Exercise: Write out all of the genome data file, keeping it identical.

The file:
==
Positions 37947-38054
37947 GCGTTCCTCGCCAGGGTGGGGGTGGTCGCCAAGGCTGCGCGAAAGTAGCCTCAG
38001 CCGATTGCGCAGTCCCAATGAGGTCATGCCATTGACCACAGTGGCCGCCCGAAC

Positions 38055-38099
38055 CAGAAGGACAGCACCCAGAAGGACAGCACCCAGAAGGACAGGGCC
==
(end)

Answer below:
Positions 37947-38054
37947 GCGTTCCTCGCCAGGGTGGGGGTGGTCGCCAAGGCTGCGCGAAAGTAGCCTCAG
38001 CCGATTGCGCAGTCCCAATGAGGTCATGCCATTGACCACAGTGGCCGCCCGAAC

Positions 38055-38099
38055 CAGAAGGACAGCACCCAGAAGGACAGCACCCAGAAGGACAGGGCC